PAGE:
Tuesday, 12 April 2016

Edi-Pasteuring approach – is this a feasible way of research & development in the plastics industry?



This blog post will show a R&D concept which in my point of view allows you a better categorization of your research approaches. For making it easier for companies to bring structure into the R&D departments, science has investigated the patterns of innovation processes. The results can be graphically displayed in the so called Pasteur’s Quadrant (Figure 1).


The Pasteur's Quadrant is a way of combining the basic and applied research approaches in the shape of a quadrant. The quadrants can be separated by a horizontal (=consideration of use) and a vertical line (=focus on fundamental understanding). In my point of view, in the last decade, the right side of the quadrant started melting together resulting in this particular expression of Edi-Pasteuring (Figure 2).



Figure 1: Schematic presentation of the Stokes Pasteurs quadrant adapted from [1].

Let’s jump one step back and lose some words about two of the quadrants: What is a Pasteur-type of research approach?
Put in simple words: it is a use-inspired research approach. It has a scientific basis (understanding of the physics behind the product) and considers the boundary conditions (physical limits) of the practical application as a result of the scientifically findings and developments. This quadrant was named after Louis Pasteur, who got famous with his foundations in microbiology. His approach of reducing death by preventing diseases is a good example of this category.

And what is an Edison-type of research approach? Thomas A. Edison, the founder of General Electric and first industrial R&D scientist, is famous for his 2 quotes:
“Genius is one percent inspiration and ninety-nine percent perspiration."
And by this saying:
I have not failed 10,000 times. I have not failed once. I have succeeded in proving that those 10,000 ways will not work. When I have eliminated the ways that will not work, I will find the way that will work.  
This quote explains already his way of research: you need to have a try & error approach in your research activities to succeed.
And what is Edi-Pasteuring?
It is the melting of those two quadrants for providing a way in the new economy of plastics industry to keep on the top.  Important is therefore to ask:
  • Can this concept of Edi-Pasteuring work in plastics industry?
  • Or is the melting of those two approaches already a consequence of a successful business?
In my point of view it is already used and represented by e.g. rapid prototyping, which always uses a proof of concept on a small scale with evaluation. This allows you to showcase your product. In this phase it is important to consider the physics behind which allows it to work in a proper way and estimate the boundaries. Once this is done, a scale-up to real application development is the next phase. Both phases will have some try & error elements. The proof of concept phase is more oriented in the Pasteurs approach, where else the application and scale up phase is will be dominated by Edison approach. It has much more try & error elements, because you want to improve your product. You want to try out different polymeric materials and different insert configurations when you use injection or extrusion moulds.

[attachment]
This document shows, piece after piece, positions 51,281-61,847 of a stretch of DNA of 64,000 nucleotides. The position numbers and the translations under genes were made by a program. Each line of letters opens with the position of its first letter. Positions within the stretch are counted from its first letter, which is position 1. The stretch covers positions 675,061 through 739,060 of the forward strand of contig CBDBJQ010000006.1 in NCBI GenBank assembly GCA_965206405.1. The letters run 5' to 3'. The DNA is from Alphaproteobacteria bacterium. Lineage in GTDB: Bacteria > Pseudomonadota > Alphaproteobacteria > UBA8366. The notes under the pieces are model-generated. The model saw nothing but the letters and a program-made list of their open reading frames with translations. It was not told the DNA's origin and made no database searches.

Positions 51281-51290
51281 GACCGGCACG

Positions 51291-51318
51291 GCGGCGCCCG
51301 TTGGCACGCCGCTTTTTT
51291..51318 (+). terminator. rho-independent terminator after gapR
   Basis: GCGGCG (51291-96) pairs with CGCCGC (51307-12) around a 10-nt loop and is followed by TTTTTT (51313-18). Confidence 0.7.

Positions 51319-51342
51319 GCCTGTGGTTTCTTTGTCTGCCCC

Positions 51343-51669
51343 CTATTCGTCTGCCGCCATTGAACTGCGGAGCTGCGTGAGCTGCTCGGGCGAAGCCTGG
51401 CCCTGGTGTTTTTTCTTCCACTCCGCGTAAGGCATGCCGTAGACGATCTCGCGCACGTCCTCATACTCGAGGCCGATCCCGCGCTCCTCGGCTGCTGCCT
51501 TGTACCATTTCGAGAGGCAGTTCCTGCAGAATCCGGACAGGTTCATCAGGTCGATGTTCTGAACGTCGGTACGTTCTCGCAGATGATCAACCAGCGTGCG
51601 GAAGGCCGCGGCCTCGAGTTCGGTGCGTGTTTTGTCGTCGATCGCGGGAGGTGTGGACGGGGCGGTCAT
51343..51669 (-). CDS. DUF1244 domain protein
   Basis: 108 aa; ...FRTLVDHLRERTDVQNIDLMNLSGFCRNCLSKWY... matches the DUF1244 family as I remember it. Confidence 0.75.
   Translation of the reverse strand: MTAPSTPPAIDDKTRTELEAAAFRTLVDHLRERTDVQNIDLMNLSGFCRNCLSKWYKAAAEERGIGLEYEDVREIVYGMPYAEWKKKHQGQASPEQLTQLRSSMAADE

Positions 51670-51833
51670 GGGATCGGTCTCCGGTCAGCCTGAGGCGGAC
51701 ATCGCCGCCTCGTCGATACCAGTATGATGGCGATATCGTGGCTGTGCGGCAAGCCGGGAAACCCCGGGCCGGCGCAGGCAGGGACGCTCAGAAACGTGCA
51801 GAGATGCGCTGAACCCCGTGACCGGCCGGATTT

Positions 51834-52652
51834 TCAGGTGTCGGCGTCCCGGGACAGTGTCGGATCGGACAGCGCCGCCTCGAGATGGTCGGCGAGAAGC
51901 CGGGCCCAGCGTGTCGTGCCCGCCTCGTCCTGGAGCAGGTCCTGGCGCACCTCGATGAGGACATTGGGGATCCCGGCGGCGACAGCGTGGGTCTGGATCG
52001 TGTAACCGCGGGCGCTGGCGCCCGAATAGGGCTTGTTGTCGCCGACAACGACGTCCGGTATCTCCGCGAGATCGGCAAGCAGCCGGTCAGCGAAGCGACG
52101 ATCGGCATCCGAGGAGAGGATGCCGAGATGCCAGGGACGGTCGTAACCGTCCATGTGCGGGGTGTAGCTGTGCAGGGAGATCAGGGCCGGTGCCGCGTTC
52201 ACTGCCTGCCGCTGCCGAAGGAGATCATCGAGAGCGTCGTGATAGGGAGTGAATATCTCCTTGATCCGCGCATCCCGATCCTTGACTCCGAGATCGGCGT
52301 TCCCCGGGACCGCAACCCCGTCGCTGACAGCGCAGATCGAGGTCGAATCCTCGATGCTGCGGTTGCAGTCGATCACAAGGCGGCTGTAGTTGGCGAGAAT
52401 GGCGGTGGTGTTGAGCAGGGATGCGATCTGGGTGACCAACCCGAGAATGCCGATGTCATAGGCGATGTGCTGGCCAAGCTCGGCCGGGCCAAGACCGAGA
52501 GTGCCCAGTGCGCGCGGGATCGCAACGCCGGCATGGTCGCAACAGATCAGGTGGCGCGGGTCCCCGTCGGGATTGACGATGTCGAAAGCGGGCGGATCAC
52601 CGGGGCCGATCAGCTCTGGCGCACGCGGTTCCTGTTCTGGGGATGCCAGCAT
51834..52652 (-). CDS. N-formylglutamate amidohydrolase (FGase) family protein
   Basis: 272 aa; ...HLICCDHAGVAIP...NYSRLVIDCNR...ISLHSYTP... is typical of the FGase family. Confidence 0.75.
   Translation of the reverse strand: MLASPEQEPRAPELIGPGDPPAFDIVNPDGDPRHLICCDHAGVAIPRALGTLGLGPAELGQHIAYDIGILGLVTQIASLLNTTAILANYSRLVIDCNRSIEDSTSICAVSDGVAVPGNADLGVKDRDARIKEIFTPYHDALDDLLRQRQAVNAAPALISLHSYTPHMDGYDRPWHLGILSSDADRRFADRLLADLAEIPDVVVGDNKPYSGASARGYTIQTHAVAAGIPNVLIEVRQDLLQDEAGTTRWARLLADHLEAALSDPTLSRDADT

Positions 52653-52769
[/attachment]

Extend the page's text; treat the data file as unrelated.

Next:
In the Figure 2 you can find a graphical representation of my interpretation of the research approaches for plastics industry. The Figure 3 shows the same adaption but presented in a more technical way. The melting of the two quadrants lead to a bell distribution with overlapping phases.  It reminds me also somehow of a bi-modal distribution of e.g. a HDPE.


Figure 2: My interpretation of the research approaches for plastics industry using the Pasteurs quadrant from [1].


Figure 3: Edi-pasteuring as a technical representation: proof of concept phase (blue line) and scale up phase (orange).

How does it fit into the new economy?

To be valid in the new economy, it needs to be aligned with the zero to one way of creating products (see Peter Thiel) together with 3 significant words: TEMPO, TEMPO, and TEMPO. The right timing of your idea to be placed in the market is crucial. When Edi-Pasteuring is supporting this idea and allows your product to become an exponential exploding product which can create a monopoly (short: 0 to 1), then it will stand definitely a chance.

If not, it will be only a concept working from the second row and getting a load of “me-too” type of products. The management of big data and its use will influence this kind of approaches as well.

Maybe those quadrants will be replaced in the future through an Elon Musk type and Peter Thiel type of quadrant? We will see!

Hope you found this post interesting and should encourage you to check up on your current R&D environment. Maybe it needs a bit more of Edi-Pasteuring.


Greetings and till next time
Herwig

Literature:

[1] Ward Ooms, et.al: Research orientation and agglomeration: Can every region become a Silicon Valley? (2015)


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